“The gayest thing I’ve ever seen”: quite the superlative, I know. One tossed around pretty regularly, perhaps especially among gay people. I’ve seen many variations and manifestations of “gay”—whatever that means—so far, but there’s one that I do think should take the crown, scepter, and sash.
First, the system of measurement. We need to establish what is “gay,” and in order to do that, we must establish what is sexuality itself. Is sexuality a matter of identity or activity? Is it something you do, or something you are?
Let’s go back to the mid-to-late nineteenth century. Imagine that we’re mired in the Industrial Revolution, clinging like a louse to the temporal taint zone running between Mary Shelley’s Frankenstein (more than a little gay) and Oscar Wilde’s The Picture of Dorian Gray (pretty damn gay for its time).
This is about the time that, in the British and American consciousness anyway, the idea of homosexuality began shifting from a concept of actions to inherent identity, giving rise to the image of “the homosexual”: the dandy, the sissy, the fruit.
That’s not what I’m talking about. “Gay” isn’t about ice dancing or skipping fleetly through Pottery Barn—that’s more about gender, masculine vs. feminine.
Gay is about men having sex with other men. Pardon me for not including more about lesbians in this essay; lesbianism is not my area of experience, and therefore I can’t be much of an authority on what is the most lesbian thing I’ve ever seen.
But I have a lot of practice being gay. I consider myself an authority on gayness both organically and academically. I have some solid book learning under my belt, among other methods of gathering knowledge.
Once, I knew a man so gay that he had been forced to earn his gayness. He was labeled female at birth, raised as a girl with a body that most people would consider female. But he didn’t want that. He identified as a gay man, so much so that he spent a great deal of time, money, and pain refashioning his body so that he would be accepted as a man who has sex with other men. Men like me, for instance.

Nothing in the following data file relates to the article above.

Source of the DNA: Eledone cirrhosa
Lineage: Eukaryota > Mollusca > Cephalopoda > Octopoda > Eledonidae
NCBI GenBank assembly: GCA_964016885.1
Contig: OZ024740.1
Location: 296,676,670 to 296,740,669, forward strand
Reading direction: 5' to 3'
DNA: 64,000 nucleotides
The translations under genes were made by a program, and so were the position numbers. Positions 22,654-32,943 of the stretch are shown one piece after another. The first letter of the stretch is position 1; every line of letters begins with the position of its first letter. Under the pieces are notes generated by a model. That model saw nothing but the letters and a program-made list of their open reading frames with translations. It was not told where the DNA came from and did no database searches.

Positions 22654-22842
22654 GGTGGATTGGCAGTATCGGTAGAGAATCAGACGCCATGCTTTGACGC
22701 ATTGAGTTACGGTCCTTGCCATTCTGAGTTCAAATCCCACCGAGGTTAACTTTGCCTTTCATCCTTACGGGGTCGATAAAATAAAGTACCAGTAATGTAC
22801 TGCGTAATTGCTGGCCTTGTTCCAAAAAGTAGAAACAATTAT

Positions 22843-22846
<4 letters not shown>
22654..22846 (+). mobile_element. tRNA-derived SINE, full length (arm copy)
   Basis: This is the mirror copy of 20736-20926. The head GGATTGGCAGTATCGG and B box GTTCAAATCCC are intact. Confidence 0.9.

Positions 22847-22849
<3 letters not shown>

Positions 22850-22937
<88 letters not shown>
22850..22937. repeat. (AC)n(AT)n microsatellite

So here’s the thing: Gay transcends gender. It’s not about men in eyeliner or women with crewcuts or guys with rhinestones on their cellphone cases. Gayness—male gayness—is very masculine. It’s as masculine as smoking cigars and blowing the smoke into someone’s butthole. Beards are eroticized, as is anything made of leather. Some gay guys would eat off leather plates if they were available (where to find such a thing? The Renaissance festival?).
This is what many people—homosexual, heterosexual, and otherwise—don’t understand. The butchest things are frequently gay. The military is often very gay. Sex in prison is gay when it’s consensual. Mormon missions are extraordinarily gay, and the gayest institution ever invented is the college fraternity. In fact, it seems the more macho and homophobic a subculture, the more gay sex is happening in it. Repression erupts in extravagant showers of man-on-man action.
This brings us at last to the gayest thing I’ve ever seen: Mixed Martial Arts.
MMA is so homoerotic that I can barely stand it. The fighters wear almost nothing. Less than pro-wrestlers (also gay, but not so gay as MMA). Not even swimmers wear less—they have those little caps and goggles in addition to their genital coverage, but MMA fighters get only loose loin cloths. It’s a barefoot sport.
They come together, human beasts with their sweat and their tears and their love for the breakable body, and they cling to one another, huffing each other’s scent, landing body blows, until another man separates them. It’s gorgeous: the meat and stink and passion of men in physical competition. There’s even an MMA event called “submission grappling,” which arouses me just to type it.
And then—Venus hold my hand—they begin to bleed.
Their bodies open to one another, and their rich life force spills down their faces and gets caught in the hair around their nipples. From that point forward, it’s a hard ballet of salt and struggle.
That’s the kind of gay I’m talking about. It isn’t about love or romance or the right to marry. It isn’t tender lovemaking, which is human and beautiful and ungendered. The gayest thing I’ve actually seen is the ugly, unpolished, unperfumed impact of the male body against the male body—an intimacy of its own. I don’t want to do it; I just want to watch it.
I asked my dear friend Amy, an author and well-read lesbian feminist, what she thinks of women’s MMA. She told me, “It’s basically just a lot of scissoring. It’s hot, but it would be hotter if they didn’t punch each other in the face.”
I’m not sure whether or not I agree.
Evan J. Peterson is the author of Skin Job and The Midnight Channel and editor of the Lambda Literary Award finalist Ghosts in Gaslight, Monsters in Steam: Gay City 5. His writing can be found in Weird Tales, The Stranger, The Rumpus, Glitterwolf, The Queer South anthology and Drawn to Marvel: Poems From the Comic Books. He is the current editor-in-chief of Minor Arcana Press. You can find him at his personal website.